Intermediate Modified Chaplygin Gas Inflation on the Brane with Bulk Viscous Pressure
Jawad, Abdul; Rani, Shamaila
2016-01-01
We examine the role of bulk viscous pressure on the warm inflationary modified Chaplygin gas in brane-world framework by taking standard scalar field. We consider the intermediate inflationary scenario and develop various quantities such as inflaton ($\\phi$), effective potential ($V(\\phi)$) and entropy density ($S$) for variable as well as constant dissipation and bulk viscous coefficients at high dissipative regime. The spectral index and its running and the tensor-to-scalar ratio is also computed in terms of number of e-folds in the present scenario. It is interesting to remark here that our results of these parameters are compatible with recent observational data such as WMAP $7+9$, BICEP $2$ and Planck data.
Chaplygin gas of Tachyon Nature Imposed by Noether Symmetry and constrained via H(z) data
Gardai Collodel, Lucas; Medeiros Kremer, Gilberto
2016-04-01
An action of general form is proposed for a Universe containing matter, radiation and dark energy. The latter is interpreted as a tachyon field non-minimally coupled to the scalar curvature. The Palatini approach is used when varying the action so the connection is given by a more generic form. Both the self-interaction potential and the non-minimally coupling function are obtained by constraining the system to present invariability under global point transformation of the fields (Noether Symmetry). The only possible solution is shown to be that of minimal coupling and constant potential (Chaplygin gas). The behavior of the dynamical properties of the system is compared to recent observational data, which infers that the tachyon field must indeed be dynamical.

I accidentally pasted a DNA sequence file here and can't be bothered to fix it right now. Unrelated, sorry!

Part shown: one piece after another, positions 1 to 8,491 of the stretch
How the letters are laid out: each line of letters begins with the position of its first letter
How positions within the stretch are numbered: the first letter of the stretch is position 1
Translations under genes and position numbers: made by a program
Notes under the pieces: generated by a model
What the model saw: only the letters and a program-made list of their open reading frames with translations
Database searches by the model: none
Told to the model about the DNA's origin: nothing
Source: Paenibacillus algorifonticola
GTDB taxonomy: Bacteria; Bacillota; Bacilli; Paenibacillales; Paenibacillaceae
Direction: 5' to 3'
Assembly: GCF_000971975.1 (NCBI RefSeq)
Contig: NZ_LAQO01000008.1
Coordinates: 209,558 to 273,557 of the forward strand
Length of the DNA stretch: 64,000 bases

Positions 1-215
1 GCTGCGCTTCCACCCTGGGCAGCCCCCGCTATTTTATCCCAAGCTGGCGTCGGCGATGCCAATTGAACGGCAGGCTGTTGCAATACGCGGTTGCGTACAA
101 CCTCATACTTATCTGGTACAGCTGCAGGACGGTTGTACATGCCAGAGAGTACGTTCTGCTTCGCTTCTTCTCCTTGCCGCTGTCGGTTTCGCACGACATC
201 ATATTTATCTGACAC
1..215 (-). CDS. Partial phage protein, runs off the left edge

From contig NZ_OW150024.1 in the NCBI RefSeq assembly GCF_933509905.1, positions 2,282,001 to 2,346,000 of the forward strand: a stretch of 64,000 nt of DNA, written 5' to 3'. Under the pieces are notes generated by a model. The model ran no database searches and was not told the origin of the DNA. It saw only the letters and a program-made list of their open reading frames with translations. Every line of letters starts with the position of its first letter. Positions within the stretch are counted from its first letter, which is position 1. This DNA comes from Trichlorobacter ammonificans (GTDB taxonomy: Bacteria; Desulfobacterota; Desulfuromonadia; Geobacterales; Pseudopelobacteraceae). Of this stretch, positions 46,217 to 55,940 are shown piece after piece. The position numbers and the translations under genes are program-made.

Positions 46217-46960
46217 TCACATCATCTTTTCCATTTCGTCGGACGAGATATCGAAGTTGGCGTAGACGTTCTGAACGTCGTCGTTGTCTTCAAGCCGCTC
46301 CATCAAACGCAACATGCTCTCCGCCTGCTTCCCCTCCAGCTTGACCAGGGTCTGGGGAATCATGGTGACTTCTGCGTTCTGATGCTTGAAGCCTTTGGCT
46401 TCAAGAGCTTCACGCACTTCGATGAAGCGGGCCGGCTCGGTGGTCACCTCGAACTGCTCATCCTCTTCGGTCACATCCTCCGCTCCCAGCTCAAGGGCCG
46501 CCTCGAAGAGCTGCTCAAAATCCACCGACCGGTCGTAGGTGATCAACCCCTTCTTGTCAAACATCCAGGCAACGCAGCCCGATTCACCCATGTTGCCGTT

Duality extended Chaplygin cosmologies with a big rip
Chimento, L P; Chimento, Luis P.; Lazkoz, Ruth
2006-01-01